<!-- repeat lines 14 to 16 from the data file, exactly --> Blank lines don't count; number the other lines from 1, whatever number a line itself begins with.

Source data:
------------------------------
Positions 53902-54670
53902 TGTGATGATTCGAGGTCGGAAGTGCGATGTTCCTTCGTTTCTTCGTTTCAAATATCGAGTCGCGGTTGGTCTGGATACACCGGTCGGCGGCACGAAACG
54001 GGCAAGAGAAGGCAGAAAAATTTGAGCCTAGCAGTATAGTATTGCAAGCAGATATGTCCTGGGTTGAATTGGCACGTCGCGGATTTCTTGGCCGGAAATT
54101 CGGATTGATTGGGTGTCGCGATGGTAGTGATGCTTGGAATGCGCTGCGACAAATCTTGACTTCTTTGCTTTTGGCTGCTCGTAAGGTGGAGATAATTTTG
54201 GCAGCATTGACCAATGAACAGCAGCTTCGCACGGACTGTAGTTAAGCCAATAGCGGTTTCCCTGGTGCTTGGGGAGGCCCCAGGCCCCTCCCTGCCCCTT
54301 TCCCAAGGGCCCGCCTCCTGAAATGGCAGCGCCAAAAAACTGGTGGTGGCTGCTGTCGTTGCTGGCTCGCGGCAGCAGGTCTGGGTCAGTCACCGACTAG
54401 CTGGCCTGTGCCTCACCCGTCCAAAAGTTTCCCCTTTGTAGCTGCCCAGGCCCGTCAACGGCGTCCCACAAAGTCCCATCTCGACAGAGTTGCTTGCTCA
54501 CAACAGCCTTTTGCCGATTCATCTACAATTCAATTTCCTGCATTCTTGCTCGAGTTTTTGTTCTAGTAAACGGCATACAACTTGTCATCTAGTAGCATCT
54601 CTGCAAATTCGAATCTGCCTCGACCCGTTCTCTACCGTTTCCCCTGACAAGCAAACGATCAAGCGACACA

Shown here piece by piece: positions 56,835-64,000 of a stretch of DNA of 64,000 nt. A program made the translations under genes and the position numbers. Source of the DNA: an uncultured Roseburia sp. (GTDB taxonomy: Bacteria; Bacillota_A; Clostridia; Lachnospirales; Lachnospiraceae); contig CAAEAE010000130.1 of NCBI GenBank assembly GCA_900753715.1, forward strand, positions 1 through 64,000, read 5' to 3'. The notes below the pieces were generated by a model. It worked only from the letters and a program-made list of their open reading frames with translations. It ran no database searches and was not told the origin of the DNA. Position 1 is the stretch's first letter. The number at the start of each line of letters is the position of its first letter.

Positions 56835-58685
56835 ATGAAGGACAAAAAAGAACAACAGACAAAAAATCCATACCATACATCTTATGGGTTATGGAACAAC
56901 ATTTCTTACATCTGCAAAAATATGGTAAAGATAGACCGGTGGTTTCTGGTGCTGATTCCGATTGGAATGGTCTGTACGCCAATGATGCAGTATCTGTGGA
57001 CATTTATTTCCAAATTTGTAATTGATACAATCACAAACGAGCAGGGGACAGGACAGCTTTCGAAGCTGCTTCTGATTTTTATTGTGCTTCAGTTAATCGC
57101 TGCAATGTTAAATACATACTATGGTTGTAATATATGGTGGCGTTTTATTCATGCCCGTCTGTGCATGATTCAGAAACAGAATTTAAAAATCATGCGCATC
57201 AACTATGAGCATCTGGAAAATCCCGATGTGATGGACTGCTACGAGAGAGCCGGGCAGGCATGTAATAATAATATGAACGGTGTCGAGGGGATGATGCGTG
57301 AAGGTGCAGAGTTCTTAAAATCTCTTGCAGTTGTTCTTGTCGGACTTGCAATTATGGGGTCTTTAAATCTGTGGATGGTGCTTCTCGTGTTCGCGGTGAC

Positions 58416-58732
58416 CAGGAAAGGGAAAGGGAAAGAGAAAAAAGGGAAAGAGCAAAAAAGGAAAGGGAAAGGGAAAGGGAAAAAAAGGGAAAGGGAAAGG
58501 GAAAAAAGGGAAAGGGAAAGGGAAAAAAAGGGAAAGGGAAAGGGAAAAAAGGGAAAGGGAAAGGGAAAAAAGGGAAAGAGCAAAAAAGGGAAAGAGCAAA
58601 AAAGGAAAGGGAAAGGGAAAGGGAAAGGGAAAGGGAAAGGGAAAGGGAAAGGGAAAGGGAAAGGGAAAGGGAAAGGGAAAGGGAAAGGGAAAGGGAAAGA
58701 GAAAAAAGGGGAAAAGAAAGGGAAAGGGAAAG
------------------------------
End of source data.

57001 CATTTATTTCCAAATTTGTAATTGATACAATCACAAACGAGCAGGGGACAGGACAGCTTTCGAAGCTGCTTCTGATTTTTATTGTGCTTCAGTTAATCGC
57101 TGCAATGTTAAATACATACTATGGTTGTAATATATGGTGGCGTTTTATTCATGCCCGTCTGTGCATGATTCAGAAACAGAATTTAAAAATCATGCGCATC
57201 AACTATGAGCATCTGGAAAATCCCGATGTGATGGACTGCTACGAGAGAGCCGGGCAGGCATGTAATAATAATATGAACGGTGTCGAGGGGATGATGCGTG